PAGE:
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NELSON v. STATE FARM MUT. AUTO. INS. CO.

December 12, 1997

CRAIG NELSON
v.
STATE FARM MUTUAL AUTOMOBILE INSURANCE CO.



The opinion of the court was delivered by: DALZELL

 Dalzell, J.

 December 12, 1997

 Defendant State Farm Mutual Automobile Insurance Company has filed a motion for summary judgment pursuant to Fed. R. Civ. P. 56, contending that plaintiff Craig Nelson's action is time-barred. *fn1" At issue is the question of whether under Pennsylvania law an insured's action for bad faith against an employer under 42 Pa. Cons. Stat. Ann. § 8371 is subject to the two year statute of limitations for torts, see 42 Pa. Cons. Stat. Ann. § 5524(7), *fn2" the four year statute of limitations for contracts, see 42 Pa. Cons. Stat. Ann. § 5525(8), *fn3" or the six year "catchall" statute of limitations under 42 Pa. Cons. Stat. Ann. § 5527. *fn4"

 The Erie Doctrine

 Bad Faith Actions under Section 8371

 In 1990, the Pennsylvania General Assembly enacted 42 Pa. Cons. Stat. Ann. § 8371 to create a statutory remedy for bad faith conduct in the handling of insurance policies. The statute provides:

 
In an action arising under an insurance policy, if the court finds that the insurer has acted in bad faith toward the insured, the court may take all of the following actions:
 
(1) Award interest on the amount of the claim from the date the claim was made by the insured in an amount equal to the prime rate of interest plus 3%.
 
(2) Award punitive damages against the insurer.
 
(3) Assess court costs and attorney fees against the insurer.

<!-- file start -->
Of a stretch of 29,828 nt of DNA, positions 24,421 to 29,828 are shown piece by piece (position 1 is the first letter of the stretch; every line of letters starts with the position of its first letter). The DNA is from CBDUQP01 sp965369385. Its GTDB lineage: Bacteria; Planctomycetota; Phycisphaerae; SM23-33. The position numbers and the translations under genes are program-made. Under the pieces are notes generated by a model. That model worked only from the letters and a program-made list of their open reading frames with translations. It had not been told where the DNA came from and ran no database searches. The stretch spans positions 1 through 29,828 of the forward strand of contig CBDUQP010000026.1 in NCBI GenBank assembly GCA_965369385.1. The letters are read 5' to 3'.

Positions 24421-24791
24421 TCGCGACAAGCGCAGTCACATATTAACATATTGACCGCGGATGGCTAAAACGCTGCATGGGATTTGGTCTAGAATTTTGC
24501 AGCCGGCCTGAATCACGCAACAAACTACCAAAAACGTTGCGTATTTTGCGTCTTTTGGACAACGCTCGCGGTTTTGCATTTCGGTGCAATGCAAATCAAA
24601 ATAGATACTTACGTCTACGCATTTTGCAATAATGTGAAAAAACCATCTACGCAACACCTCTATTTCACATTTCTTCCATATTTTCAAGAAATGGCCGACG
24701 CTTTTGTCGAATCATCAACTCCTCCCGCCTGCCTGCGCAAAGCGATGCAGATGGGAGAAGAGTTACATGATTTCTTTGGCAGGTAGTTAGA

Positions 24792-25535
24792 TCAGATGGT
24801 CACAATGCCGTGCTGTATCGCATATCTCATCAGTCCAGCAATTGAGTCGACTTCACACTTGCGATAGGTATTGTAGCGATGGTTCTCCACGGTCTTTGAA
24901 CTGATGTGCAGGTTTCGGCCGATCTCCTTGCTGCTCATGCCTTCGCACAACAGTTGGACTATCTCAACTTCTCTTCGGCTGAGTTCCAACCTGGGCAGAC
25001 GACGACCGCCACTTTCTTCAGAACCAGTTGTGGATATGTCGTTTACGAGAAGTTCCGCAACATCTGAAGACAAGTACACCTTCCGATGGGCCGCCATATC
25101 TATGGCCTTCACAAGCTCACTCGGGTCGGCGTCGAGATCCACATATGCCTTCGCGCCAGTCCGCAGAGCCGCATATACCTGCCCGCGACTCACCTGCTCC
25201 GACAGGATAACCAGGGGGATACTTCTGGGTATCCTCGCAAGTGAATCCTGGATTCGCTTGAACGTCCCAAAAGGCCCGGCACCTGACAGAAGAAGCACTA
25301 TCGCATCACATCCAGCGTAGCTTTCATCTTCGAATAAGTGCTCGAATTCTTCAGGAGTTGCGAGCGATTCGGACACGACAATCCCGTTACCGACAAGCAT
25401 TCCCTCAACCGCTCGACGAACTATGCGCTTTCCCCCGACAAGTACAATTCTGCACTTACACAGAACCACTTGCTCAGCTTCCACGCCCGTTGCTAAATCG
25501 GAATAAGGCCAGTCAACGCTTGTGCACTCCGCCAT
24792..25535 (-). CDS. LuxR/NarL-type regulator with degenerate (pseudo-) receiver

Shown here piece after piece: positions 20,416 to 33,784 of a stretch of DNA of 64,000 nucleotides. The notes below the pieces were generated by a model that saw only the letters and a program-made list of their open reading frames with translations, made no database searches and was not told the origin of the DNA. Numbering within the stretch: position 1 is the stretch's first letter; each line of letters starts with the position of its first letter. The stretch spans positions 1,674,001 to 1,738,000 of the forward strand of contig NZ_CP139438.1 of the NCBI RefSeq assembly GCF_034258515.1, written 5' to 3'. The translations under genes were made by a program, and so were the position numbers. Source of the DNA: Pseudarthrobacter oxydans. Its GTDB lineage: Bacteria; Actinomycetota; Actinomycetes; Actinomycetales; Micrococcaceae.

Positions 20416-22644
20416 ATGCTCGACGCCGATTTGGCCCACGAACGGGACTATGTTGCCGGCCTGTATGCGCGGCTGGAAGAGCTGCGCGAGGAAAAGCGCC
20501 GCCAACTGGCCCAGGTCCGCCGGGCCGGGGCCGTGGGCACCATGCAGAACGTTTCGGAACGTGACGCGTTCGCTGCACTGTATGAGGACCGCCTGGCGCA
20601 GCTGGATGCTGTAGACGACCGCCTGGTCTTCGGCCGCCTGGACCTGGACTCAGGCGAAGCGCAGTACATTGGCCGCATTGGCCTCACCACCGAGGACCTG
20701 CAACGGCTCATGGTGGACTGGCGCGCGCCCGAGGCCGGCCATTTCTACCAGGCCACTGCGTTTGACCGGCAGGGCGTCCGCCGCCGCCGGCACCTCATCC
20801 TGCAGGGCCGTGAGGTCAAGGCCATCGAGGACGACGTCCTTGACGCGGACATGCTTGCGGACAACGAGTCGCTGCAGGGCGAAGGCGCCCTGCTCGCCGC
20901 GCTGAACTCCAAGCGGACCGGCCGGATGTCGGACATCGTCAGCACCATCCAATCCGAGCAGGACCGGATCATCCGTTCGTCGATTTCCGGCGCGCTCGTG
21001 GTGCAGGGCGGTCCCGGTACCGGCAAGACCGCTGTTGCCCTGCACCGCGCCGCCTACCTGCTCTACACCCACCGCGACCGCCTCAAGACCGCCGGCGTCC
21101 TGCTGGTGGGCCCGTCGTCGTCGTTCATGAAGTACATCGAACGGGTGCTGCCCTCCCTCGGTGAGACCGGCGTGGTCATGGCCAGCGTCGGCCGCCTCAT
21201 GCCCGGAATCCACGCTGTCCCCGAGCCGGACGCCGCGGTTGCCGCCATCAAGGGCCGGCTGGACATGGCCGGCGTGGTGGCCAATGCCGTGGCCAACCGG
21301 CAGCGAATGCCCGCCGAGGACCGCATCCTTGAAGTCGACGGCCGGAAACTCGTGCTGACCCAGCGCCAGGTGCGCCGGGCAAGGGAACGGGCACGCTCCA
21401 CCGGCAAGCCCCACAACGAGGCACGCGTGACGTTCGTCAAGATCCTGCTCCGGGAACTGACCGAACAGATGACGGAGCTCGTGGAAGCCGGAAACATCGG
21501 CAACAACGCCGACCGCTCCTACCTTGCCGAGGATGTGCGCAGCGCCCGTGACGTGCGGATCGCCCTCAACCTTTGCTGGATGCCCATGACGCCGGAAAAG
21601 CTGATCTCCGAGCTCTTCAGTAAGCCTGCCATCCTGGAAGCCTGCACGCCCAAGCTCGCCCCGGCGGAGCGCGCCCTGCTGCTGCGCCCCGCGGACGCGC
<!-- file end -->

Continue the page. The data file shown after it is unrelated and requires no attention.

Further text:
42 Pa. Cons. Stat. Ann. § 8371.
 
The statute does not define "bad faith" or establish the elements to make out a claim of bad faith. Recent decisions by our Court of Appeals and the Superior Court of Pennsylvania, however, suggest a two-part test, both elements of which requiring proof by clear and convincing evidence: "(1) that the insurer lacked a reasonable basis for denying benefits; and (2) that the insurer knew or recklessly disregarded its lack of reasonable basis." Klinger v. State Farm Mut. Auto. Ins. Co., 115 F.3d 230, 233 (3d Cir. 1997); see also Polselli v. Nationwide Mut. Fire Ins. Co., 23 F.3d 747, 752 (3d Cir. 1994); Terletsky v. Prudential Property & Cas. Ins. Co., 437 Pa. Super. 108, 649 A.2d 680, 688 (Pa. Super Ct. 1994).
 
For statute of limitations purposes, however, what kind of action is one under § 8371?
 
Section 8371 as a Contractual Cause of Action
 
It is clear that § 8371 does not sound exclusively in contract law. The fact that one of § 8371's primary remedies is the award of punitive damages illustrates that the statute is not exclusively contract-based. In Pennsylvania, it is well-settled that the purpose of punitive damages is to punish a tortfeasor for outrageous conduct and to deter him and others from similar conduct in the future. See Kirkbride v. Lisbon Contractors, Inc., 521 Pa. 97, 555 A.2d 800, 803 (Pa. 1989).
 
Pennsylvania law is equally clear that punitive damages are not recoverable in an action for breach of contract. See AM/PM Franchise Assoc. v. Atlantic Richfield, 526 Pa. 110, 584 A.2d 915, 927 (Pa. 1990) (holding in a contract case that "we do not believe that our case law or the Uniform Commercial Code authorizes a legitimate claim for exemplary damages"). See also Thorsen v. Iron and Glass Bank, 328 Pa. Super. 135, 476 A.2d 928, 932 (Pa. Super. 1984) (citing cases).

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